E.g., 08/14/2018
E.g., 08/14/2018

U.S. Immigrant Population Spotlights

U.S. Immigrant Population Spotlights

These demographic profiles from MPI's online journal, the Migration Information Source, use the most current data available to examine immigrant populations in the United States by country of origin or by other characteristic, such as age, legal status, education, or type of employment. Learn more about immigrants from Mexico, China, India, the Philippines, and many other countries and regions, including population size, recency of arrival, places of settlement, educational attainment, modes of entry, legal status, and more.

Browse the Source's Spotlights section.

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European immigrants in the United States have largely dwindled in number since 1960, after historically making up the bulk of immigration to the country. Today, immigrants from Eastern Europe account for the largest share of European arrivals, and Europeans overall are much older and more educated than the total foreign- and native-born populations. This article explores the data on Europeans in the United States.

Online Journal

The immigrant population in the United States grew faster than the national average in a number of states—including Alaska, Minnesota, Nevada, North Dakota, and West Virginia—from 2010 to 2016. This Spotlight offers detailed data on size, origins, and demographic and socioeconomic characteristics of immigrant populations in the 15 fastest-growing destination states.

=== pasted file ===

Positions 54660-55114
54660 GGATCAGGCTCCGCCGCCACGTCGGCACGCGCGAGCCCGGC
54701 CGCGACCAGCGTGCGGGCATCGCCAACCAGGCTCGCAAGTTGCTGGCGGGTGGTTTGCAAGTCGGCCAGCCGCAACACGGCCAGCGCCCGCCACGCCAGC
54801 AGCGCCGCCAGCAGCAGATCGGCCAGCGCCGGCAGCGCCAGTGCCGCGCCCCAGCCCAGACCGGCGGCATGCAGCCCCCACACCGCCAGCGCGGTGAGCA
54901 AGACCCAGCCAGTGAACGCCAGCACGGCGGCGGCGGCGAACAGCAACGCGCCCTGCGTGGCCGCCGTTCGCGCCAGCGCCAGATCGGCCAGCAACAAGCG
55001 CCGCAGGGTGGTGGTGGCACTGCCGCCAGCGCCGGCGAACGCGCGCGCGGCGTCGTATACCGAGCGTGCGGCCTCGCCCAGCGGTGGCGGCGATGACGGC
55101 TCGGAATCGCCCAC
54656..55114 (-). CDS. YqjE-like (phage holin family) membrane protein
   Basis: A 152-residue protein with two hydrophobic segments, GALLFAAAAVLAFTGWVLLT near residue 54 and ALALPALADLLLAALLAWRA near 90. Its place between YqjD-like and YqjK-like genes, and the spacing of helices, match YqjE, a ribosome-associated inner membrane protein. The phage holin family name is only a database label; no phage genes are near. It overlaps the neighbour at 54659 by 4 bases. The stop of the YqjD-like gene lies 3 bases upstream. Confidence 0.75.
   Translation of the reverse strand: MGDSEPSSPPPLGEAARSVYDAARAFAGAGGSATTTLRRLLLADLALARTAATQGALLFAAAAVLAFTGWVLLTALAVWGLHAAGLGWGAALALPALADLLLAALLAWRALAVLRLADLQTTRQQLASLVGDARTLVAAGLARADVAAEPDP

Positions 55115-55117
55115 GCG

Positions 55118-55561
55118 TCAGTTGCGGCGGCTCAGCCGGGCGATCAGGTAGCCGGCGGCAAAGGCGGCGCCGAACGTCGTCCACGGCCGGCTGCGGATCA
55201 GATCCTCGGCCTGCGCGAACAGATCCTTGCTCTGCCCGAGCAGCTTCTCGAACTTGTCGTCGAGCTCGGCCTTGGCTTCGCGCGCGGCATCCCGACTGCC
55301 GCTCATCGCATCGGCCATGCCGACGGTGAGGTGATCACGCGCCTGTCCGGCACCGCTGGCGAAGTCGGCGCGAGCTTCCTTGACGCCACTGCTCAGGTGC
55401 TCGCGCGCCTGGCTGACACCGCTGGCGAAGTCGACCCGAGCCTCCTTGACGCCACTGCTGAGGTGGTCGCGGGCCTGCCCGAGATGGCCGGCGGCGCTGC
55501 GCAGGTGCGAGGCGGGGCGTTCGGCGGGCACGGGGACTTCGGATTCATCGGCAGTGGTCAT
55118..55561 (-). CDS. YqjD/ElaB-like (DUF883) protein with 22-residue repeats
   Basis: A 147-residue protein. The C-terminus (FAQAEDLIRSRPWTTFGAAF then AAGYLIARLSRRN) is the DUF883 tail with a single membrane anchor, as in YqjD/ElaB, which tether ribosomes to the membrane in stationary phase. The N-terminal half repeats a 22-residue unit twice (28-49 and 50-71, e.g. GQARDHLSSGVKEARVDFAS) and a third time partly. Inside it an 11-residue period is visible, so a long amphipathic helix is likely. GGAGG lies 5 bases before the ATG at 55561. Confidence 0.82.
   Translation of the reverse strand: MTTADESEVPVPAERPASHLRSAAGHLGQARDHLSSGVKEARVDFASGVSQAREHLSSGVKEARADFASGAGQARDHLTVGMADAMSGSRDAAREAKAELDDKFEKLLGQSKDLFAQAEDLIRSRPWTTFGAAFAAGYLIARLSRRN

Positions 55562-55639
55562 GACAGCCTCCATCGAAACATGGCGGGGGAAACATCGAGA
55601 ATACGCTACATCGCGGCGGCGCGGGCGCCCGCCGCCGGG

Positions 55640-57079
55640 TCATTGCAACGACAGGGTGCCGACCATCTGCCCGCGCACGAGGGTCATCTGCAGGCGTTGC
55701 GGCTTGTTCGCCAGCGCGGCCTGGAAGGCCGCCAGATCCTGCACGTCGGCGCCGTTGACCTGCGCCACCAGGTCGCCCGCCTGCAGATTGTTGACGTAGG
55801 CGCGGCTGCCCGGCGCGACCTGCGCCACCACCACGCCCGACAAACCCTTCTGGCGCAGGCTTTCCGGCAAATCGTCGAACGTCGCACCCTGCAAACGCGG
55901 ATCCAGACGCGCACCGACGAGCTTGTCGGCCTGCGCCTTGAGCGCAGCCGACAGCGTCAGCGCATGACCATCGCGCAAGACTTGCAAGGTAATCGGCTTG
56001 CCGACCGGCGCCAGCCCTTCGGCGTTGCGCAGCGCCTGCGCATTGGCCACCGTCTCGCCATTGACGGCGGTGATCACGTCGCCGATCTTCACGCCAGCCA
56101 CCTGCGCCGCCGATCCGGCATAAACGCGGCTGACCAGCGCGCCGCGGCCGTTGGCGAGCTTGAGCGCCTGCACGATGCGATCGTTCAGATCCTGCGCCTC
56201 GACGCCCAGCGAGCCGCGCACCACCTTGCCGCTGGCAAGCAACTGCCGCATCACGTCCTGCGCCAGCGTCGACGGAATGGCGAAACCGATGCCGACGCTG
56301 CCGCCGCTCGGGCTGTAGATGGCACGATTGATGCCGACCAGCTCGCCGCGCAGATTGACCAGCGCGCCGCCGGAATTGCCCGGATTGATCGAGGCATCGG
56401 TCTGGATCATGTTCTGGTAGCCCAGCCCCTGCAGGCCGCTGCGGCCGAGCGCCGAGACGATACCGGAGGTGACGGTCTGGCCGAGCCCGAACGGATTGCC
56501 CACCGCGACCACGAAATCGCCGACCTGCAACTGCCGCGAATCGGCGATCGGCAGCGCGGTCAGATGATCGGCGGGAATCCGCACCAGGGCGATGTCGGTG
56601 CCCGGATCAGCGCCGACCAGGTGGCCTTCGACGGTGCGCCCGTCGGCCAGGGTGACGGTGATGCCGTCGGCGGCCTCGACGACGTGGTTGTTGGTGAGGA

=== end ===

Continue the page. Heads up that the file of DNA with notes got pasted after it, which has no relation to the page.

Online Journal

Though small, the population of Canadians in the United States is quite diverse, and includes students, highly skilled professionals on H-1B or NAFTA visas, family migrants, and retirees. Canadian immigrants have much higher educational attainment and incomes than the native- and overall foreign-born populations. This article offers an interesting data snapshot of Canadians in the United States.

Online Journal

The United States has long been the top choice for international students from around the world, hosting about 1.1 million foreign students in higher education institutions in 2016-17. However, U.S. enrollment has slowed in recent years due to several factors. This article offers a data snapshot of the population of international students in the United States.

Online Journal

In 2016, some 1.1 million Dominican immigrants lived in the United States, up from just 12,000 in 1960. Dominicans are highly concentrated in the New York metro area, and they and their descendants comprise the fifth-largest U.S. Hispanic group. This article profiles Dominican immigrants in the United States, finding them more likely to come via family ties and have lower incomes and less education than immigrants overall. 

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